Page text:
March 23, 2005
It generally takes about five minutes after I've been introduced to someone before the questions start coming. "What is your favorite restaurant?" is followed, inevitably, by the next most urgent question: "Where's a great Chinese restaurant in my neighborhood?" As if I'm holding out.
October 20, 2004
Is nothing sacred? The definition of a "real Italian" restaurant used to be that a real Italian worked there, or at least someone with real Italian ancestors. There would be red leather-effect banquettes, light so dim it would flatter a gargoyle, Chianti bottles on the wall, microwave lasagna, veal with spinach and lemon sauce, zabaglione, cheap red wine by the carafe and, in the places near university campuses, 99 cent breakfasts.
October 6, 2004
I dip my head under the indigo curtains that screen the doorway and take a seat at the white-blond maple counter. Sanded every night, its touch is familiar and reassuring, seductively smooth. A server hands me a steaming hot towel. I slip the paper wrapper off the chopsticks and place them on a pretty chopstick rest. Sliding my hands over the counter, I remember all the times I've sat here before -- not that many, really, but every one of them etched in my memory.
June 30, 2004
The rave was so uncharacteristic coming from Marco, my oldest Italian friend, that I put down the phone seriously wondering if he'd gone out of his mind. He'd just been to Norman's in Coral Gables and he couldn't say enough about Norman Van Aken's New World cooking. Now you have to understand that Marco is, if anything, a purist with an incredible instinct for what's authentic and true. He doesn't like many big deal restaurants. He'd rather hang out with the cooks in a little trattoria he's discovered in Sicily or Campania than suit up for a three-hour meal at a pretentious high-end restaurant. So when I heard the thrill in his voice when he talked about his meal at Norman's, I listened up. He's never steered me wrong.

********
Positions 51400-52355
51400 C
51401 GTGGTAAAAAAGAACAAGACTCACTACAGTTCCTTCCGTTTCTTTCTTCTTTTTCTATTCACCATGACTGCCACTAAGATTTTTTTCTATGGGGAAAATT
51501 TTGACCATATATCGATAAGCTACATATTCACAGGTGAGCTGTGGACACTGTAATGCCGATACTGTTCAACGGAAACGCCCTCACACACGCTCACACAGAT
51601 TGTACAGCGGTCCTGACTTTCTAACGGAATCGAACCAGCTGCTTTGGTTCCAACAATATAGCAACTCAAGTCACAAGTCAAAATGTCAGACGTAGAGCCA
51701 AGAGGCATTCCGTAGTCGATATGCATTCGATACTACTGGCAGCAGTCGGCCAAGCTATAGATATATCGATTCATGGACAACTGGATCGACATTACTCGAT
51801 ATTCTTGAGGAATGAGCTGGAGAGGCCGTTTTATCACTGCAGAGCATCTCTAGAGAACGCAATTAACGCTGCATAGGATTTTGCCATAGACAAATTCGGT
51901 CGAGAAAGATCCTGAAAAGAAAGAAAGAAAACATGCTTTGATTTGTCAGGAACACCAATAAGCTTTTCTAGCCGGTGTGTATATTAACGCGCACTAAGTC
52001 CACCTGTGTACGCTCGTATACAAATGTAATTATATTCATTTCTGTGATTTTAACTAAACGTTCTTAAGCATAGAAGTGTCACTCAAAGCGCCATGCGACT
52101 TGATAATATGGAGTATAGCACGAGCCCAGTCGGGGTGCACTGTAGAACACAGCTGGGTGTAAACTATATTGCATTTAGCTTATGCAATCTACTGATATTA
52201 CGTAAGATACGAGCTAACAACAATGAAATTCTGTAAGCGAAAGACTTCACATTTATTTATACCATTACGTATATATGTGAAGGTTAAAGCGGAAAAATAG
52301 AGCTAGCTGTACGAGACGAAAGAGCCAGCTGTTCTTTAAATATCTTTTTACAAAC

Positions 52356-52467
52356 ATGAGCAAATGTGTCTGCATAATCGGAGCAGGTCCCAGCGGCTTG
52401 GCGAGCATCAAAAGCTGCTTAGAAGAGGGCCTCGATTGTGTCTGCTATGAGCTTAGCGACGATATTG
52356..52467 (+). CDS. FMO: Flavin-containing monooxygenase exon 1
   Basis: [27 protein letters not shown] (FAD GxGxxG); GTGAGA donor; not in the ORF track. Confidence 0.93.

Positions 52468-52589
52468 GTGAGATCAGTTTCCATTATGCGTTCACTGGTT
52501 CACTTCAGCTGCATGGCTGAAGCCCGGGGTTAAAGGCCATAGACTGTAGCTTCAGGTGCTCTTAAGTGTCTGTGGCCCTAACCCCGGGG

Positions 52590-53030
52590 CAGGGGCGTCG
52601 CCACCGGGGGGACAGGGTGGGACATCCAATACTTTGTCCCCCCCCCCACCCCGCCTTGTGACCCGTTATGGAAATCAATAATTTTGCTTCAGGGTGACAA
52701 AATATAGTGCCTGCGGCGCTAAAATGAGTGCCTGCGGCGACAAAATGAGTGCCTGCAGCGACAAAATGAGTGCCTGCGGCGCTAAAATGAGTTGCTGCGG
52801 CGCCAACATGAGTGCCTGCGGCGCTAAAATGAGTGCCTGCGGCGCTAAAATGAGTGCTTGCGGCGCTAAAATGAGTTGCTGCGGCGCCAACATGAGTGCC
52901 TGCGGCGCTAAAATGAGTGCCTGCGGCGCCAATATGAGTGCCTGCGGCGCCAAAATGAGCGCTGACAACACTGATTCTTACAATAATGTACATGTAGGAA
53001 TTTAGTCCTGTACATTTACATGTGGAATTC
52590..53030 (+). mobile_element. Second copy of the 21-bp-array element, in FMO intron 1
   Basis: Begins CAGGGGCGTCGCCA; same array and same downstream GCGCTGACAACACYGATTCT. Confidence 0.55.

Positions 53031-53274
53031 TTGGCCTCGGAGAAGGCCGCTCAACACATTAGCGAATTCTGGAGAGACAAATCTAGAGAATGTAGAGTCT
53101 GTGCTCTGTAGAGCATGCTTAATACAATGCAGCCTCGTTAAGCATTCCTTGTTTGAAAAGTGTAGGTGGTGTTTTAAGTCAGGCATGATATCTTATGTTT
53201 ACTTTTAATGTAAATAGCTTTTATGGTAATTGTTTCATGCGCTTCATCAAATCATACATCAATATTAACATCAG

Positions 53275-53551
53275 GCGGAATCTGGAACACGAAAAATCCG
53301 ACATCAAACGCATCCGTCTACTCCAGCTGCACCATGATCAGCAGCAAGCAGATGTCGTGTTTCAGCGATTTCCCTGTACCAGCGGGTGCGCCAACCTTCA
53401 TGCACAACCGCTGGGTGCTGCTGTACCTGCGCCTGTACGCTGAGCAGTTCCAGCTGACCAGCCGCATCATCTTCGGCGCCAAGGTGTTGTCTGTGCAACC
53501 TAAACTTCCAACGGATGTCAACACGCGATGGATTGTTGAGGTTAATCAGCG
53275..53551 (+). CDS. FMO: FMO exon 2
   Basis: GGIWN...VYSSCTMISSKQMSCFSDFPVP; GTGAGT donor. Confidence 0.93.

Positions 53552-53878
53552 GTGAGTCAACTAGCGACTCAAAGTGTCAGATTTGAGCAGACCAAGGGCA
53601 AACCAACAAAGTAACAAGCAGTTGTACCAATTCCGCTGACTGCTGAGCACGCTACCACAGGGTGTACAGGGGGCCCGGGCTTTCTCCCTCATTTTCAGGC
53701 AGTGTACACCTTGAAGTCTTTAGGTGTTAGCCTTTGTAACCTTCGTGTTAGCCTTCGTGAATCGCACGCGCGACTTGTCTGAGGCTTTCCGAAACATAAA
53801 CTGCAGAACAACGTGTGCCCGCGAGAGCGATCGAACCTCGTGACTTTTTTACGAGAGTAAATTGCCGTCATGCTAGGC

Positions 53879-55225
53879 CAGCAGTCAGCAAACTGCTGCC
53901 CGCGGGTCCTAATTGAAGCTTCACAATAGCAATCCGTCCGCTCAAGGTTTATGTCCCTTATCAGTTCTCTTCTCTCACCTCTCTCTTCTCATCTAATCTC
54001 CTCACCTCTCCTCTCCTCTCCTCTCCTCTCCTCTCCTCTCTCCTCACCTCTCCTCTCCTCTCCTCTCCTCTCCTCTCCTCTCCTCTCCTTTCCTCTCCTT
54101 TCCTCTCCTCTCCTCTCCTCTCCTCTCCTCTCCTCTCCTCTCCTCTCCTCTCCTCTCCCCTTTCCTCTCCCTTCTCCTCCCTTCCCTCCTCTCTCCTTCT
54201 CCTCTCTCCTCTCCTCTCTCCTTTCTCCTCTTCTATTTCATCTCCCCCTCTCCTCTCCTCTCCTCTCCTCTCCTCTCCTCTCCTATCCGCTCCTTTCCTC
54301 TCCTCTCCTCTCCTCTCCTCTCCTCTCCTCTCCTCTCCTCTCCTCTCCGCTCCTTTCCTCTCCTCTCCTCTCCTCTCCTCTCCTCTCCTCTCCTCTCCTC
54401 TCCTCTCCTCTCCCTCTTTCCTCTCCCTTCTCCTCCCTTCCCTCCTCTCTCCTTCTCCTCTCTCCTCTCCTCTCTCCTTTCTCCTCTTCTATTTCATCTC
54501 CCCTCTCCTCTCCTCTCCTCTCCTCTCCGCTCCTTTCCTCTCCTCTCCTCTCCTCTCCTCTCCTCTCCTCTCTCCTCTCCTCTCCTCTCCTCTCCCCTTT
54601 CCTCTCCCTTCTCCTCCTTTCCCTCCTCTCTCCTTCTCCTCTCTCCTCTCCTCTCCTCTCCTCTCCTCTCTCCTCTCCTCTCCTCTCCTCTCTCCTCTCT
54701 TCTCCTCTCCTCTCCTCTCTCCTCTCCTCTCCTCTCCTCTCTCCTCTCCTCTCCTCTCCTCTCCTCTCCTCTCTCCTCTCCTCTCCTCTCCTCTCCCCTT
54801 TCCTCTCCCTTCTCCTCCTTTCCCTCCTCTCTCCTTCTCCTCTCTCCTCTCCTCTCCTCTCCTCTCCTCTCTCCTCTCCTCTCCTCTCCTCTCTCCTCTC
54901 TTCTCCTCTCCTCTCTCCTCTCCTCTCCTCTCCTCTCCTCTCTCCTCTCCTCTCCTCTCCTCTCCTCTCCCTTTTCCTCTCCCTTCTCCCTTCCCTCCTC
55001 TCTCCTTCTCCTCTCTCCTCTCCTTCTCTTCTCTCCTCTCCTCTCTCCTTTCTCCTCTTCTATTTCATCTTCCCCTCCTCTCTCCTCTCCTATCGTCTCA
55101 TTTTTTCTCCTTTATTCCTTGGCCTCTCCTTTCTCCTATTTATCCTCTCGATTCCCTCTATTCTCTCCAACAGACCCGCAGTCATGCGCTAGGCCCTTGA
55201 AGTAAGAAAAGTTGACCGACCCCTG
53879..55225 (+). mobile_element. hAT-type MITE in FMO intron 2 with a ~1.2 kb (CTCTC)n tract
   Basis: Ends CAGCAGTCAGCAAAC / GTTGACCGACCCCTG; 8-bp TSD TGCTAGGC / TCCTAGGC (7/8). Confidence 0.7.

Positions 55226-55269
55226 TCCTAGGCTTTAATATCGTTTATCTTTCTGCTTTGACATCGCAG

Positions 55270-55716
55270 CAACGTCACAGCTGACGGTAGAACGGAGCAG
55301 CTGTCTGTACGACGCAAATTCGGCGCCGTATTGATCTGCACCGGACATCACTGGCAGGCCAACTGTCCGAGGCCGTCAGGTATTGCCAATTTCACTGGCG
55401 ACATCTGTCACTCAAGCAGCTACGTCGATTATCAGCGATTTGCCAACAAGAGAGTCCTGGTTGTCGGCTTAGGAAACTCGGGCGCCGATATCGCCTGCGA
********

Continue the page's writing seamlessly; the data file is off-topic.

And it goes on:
June 2, 2004
The change of ownership notice in the window looked ominous. Oh no, I thought, we're not going to lose Jar, are we? Not in a year when Nouveau Cafe Blanc, 5 Dudley and Chianti all shut their doors. Not this reliably excellent and very civilized Los Angeles chophouse. There goes that luscious pot roast, those baby turnips roasted with their greens on, the world's best fries and that demure banana cream pie! Say it's not so.
February 25, 2004
At the unprepossessing Mori Sushi in West Los Angeles, the waiter sets down a broad oval plate stippled in the browns and golds of autumn leaves, its texture rough as burlap. On it are four rows of nigiri-zushi, four pieces each, one for each of us. The composition is as flawless as an Agnes Martin painting. My architect friend is looking at the fish as if he has never seen sushi before. And in a sense he hasn't, not this kind of quality. It's evident even before you taste it -- in the pearlescent pink and white gleam of halibut fin, cross-hatched with the knife; in the subtle marbling of wild yellowtail belly, my new sushi passion; in the silvery blue pinstripe running down a sliver of half beak, or Japanese silver fish; and in the alabaster translucence of Japanese squid.